Research Affiliates Says This Is the Best Way to Do Factor Investing

Two executives at the asset management firm lay out their “optimal” approach to building a multi-factor portfolio.

Illustration by II

Illustration by II

The best-performing multi-factor portfolio, according to Research Affiliates, is one that includes the momentum factor.

The momentum factor — the basis of an investment strategy that has been criticized for having high trading costs that detract from actual returns — is one of six factors that a pair of Research Affiliates executives included in an “optimal” portfolio designed to deliver the best risk-adjusted returns for its cost.

“Neither a focus on maximizing paper portfolio performance, which ignores the associated trading costs, nor a singular focus on low-cost implementation, which misses opportunities for better performance, will produce an optimal result for multi-factor smart beta investors,” wrote the authors of a new Research Affiliates paper on multi-factor strategy design.

The authors — head of investment strategy Feifei Li and vice president for smart beta Joseph Shim — analyzed many different multi-factor portfolios to find “the most advantageous balance between effectively harvesting the factor premium and implementation cost.”

The best portfolio, they concluded, was one which invested in roughly a quarter of the investable universe based on six investment factors: value, low beta, profitability, investment, momentum, and size.


Including momentum reduced the portfolio’s tracking error by 84 basis points and improved its information ratio from 0.46 to 0.57. And despite the more frequent rebalancing which accompanies the inclusion of the momentum factor, Li and Shim found that adding momentum to a $10 billion portfolio actually reduced trading costs by a single basis point.

“Because momentum is associated with more liquid stocks, the additional liquidity compensates for the increased turnover,” they explained, adding that the low or negative correlations between momentum and the other factors results in trades which “cancel out trades initiated by value” or other factors.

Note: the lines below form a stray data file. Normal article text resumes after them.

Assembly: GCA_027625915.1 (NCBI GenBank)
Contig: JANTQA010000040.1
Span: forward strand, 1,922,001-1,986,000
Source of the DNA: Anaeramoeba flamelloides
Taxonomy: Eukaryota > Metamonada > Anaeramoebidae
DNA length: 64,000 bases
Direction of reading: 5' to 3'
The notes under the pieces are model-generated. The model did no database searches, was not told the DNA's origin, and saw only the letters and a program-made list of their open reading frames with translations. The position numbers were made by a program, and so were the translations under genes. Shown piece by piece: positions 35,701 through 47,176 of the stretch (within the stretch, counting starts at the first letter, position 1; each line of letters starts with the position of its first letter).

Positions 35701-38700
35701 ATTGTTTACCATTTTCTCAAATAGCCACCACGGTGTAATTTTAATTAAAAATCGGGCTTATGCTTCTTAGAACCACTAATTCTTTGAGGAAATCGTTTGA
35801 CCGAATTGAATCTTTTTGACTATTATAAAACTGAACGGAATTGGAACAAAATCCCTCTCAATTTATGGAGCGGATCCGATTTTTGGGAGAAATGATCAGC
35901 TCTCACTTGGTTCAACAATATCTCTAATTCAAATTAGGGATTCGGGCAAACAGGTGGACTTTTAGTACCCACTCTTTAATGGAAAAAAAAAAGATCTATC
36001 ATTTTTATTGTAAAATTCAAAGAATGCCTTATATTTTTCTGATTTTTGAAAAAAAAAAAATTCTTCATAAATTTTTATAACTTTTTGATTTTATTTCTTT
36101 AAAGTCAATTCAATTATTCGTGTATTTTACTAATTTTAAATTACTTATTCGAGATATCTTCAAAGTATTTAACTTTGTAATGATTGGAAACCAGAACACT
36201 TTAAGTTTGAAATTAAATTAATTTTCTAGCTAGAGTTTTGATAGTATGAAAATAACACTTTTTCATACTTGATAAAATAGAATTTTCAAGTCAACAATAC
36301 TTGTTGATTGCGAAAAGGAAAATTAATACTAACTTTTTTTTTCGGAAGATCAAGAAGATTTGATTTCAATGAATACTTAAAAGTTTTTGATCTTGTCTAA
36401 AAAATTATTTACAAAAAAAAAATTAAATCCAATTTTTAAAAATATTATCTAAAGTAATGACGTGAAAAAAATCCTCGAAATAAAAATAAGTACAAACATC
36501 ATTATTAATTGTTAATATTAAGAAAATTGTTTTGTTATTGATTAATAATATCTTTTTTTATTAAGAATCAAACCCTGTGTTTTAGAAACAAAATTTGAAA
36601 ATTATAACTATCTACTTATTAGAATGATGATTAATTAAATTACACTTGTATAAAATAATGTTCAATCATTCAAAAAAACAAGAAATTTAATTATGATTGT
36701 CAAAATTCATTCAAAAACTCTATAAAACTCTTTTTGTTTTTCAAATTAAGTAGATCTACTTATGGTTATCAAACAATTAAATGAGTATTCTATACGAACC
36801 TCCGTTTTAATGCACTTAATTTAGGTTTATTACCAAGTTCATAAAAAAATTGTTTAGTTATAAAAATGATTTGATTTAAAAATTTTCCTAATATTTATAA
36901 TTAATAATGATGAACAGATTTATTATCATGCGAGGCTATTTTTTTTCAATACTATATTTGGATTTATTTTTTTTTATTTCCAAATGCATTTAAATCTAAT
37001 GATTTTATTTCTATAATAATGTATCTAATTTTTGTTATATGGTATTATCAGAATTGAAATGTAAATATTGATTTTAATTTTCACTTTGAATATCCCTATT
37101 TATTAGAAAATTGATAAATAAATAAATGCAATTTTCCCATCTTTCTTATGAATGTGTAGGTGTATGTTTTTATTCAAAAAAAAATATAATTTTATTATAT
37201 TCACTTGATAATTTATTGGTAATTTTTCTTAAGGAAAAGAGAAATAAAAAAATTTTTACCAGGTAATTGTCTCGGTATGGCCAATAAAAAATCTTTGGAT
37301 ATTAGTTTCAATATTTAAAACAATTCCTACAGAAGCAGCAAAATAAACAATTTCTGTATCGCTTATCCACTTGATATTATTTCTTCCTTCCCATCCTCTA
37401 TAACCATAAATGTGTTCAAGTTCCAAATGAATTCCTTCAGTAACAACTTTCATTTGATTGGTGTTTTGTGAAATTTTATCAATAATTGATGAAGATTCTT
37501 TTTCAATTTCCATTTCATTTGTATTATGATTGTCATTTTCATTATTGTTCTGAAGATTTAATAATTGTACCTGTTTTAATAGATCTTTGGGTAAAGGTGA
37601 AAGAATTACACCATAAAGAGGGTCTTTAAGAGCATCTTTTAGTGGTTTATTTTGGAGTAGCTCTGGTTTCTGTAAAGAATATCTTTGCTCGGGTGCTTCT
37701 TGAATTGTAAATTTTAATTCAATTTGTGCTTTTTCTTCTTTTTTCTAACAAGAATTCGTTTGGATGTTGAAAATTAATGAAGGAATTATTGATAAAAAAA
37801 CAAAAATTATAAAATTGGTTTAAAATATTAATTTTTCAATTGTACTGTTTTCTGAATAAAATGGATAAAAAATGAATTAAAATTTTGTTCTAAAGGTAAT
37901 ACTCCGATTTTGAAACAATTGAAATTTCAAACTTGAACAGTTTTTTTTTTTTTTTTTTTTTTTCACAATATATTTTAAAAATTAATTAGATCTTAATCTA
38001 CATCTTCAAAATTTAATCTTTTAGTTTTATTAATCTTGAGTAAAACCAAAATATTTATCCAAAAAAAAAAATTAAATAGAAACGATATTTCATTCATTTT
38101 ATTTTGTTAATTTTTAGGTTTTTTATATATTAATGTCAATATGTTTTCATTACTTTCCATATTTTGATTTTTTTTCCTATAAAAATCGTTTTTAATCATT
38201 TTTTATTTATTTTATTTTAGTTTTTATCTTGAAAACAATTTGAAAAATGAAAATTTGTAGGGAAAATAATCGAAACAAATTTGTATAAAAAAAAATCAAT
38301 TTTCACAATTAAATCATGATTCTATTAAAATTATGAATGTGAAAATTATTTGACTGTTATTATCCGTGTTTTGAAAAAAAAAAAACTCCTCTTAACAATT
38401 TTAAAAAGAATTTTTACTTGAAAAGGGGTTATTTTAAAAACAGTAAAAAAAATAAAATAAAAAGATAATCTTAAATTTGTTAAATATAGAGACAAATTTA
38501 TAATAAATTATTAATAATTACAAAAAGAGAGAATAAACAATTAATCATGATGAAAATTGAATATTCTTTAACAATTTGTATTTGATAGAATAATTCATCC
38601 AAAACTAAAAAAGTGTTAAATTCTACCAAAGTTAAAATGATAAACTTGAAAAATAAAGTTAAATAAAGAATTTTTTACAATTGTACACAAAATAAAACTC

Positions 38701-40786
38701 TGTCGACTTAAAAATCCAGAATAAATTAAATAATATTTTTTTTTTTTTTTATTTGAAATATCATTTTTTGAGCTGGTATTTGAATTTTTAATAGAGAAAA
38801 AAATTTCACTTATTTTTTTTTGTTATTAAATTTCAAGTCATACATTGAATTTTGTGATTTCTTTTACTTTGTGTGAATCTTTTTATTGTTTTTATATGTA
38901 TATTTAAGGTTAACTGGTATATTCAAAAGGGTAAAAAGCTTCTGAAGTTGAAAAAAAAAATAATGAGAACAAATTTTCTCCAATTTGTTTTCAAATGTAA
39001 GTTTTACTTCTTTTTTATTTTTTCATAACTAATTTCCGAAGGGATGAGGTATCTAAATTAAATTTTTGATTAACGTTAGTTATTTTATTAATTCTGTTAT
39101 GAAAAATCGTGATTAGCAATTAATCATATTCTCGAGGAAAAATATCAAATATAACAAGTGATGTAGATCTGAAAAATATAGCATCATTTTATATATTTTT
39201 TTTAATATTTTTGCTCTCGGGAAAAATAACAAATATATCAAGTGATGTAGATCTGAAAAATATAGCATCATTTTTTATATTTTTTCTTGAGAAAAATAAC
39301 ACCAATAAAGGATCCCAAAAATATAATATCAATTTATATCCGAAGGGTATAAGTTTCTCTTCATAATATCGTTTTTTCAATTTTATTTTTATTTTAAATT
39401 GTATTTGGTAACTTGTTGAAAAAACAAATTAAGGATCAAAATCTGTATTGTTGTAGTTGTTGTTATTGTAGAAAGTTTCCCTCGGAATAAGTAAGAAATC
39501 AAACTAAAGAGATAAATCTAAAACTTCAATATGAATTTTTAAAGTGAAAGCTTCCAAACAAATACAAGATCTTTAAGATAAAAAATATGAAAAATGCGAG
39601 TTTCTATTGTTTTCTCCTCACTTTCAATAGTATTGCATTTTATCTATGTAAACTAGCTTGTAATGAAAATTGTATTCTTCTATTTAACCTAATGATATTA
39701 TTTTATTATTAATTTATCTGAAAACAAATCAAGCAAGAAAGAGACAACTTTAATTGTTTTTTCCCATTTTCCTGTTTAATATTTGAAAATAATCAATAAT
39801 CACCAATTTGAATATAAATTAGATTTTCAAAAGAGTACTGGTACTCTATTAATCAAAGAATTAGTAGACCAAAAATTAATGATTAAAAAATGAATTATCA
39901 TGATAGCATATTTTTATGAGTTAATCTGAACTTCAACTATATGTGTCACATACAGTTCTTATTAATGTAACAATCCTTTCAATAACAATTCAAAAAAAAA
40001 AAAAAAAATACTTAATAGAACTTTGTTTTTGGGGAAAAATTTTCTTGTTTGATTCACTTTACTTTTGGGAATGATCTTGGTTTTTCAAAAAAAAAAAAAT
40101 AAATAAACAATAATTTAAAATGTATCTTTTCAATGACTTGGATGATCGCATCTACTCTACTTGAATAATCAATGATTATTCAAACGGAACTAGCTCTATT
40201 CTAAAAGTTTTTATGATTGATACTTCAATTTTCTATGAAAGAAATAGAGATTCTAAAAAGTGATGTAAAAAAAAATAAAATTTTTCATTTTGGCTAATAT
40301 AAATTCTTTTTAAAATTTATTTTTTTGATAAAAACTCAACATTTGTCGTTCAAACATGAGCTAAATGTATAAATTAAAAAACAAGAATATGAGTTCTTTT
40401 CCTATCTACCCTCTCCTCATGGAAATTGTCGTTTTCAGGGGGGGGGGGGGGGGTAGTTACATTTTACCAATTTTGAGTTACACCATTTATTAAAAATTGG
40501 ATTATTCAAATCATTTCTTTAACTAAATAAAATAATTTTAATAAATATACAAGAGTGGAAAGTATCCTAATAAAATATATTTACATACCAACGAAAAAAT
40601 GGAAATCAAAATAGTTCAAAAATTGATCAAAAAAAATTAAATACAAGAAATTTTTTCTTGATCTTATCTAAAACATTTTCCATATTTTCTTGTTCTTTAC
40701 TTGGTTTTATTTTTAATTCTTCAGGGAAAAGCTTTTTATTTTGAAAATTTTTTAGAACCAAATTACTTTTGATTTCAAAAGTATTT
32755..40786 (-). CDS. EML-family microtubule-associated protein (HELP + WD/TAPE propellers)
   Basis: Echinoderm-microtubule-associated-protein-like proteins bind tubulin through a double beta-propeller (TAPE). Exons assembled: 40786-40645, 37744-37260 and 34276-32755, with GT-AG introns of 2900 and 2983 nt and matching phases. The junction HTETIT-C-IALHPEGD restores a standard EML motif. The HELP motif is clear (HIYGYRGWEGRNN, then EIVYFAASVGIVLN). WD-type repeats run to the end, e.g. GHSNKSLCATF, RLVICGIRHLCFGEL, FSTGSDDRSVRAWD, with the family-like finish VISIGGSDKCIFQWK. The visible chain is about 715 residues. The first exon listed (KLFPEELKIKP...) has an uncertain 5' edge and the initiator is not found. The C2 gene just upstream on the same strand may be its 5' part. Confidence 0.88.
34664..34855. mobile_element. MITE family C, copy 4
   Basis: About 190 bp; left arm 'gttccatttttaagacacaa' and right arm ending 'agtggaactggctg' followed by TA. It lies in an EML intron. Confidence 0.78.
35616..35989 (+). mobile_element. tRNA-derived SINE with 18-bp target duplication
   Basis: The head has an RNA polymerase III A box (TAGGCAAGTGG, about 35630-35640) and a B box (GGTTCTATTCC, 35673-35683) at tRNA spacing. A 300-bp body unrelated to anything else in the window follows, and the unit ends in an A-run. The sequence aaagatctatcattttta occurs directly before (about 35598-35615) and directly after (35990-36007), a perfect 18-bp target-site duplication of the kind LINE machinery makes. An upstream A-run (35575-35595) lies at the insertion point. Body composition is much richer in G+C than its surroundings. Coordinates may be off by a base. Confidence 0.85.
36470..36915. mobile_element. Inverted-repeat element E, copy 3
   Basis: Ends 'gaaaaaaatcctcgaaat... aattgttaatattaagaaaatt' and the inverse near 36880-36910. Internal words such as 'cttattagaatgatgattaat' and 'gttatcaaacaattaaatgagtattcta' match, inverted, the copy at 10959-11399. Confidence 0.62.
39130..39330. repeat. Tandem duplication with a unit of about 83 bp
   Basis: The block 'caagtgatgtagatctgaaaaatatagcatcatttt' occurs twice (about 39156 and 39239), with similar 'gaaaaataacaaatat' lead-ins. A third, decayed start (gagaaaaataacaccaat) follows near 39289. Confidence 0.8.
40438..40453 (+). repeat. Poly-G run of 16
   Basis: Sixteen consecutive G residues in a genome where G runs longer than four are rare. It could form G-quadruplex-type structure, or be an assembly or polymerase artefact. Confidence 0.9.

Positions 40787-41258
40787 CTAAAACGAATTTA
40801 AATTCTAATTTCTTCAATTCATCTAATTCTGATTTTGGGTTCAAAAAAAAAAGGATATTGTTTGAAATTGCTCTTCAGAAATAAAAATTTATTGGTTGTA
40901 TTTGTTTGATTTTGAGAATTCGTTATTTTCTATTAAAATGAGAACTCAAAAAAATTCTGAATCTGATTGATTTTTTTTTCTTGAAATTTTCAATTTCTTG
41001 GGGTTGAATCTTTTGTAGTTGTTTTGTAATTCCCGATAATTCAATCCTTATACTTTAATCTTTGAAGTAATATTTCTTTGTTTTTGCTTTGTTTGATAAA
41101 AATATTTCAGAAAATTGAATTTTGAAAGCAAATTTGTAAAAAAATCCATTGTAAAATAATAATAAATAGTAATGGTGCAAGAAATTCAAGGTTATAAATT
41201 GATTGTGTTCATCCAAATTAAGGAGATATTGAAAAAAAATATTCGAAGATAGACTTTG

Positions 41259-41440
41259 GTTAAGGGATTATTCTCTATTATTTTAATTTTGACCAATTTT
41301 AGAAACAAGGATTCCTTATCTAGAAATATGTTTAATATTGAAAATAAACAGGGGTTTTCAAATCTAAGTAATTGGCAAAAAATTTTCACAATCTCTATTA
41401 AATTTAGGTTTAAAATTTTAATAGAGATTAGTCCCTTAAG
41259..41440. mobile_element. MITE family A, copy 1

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The inclusion of the size factor — whose validity AQR researchers recently been questioned — boosted the $10 billion portfolio’s return by 26 basis points while lowering trading costs by 7 basis points. Although the size factor made the portfolio slightly more volatile, its lower correlation with other factors reduced the portfolio’s tracking error, resulting in a higher information ratio.

“Because the diversification benefit outweighs the increased cost of implementation, we recommend that investors include both the momentum and size factors in a multi-factor strategy,” Lei and Shim wrote.

Beyond selecting their six factors, the Research Affiliates duo also looked at how different levels of stock concentration would affect cost and performance of portfolios ranging from $1 billion to $10 billion in size.

They found that risk-adjusted returns improved as the portfolio became more concentrated — up to a point. Once the underlying factor portfolios reached the limit of 25 percent of the investable universe, the Sharpe ratio stopped climbing.

Since the more concentrated portfolios also resulted in higher trading costs, especially in larger portfolios, the authors concluded that the best concentration level was around 25 percent.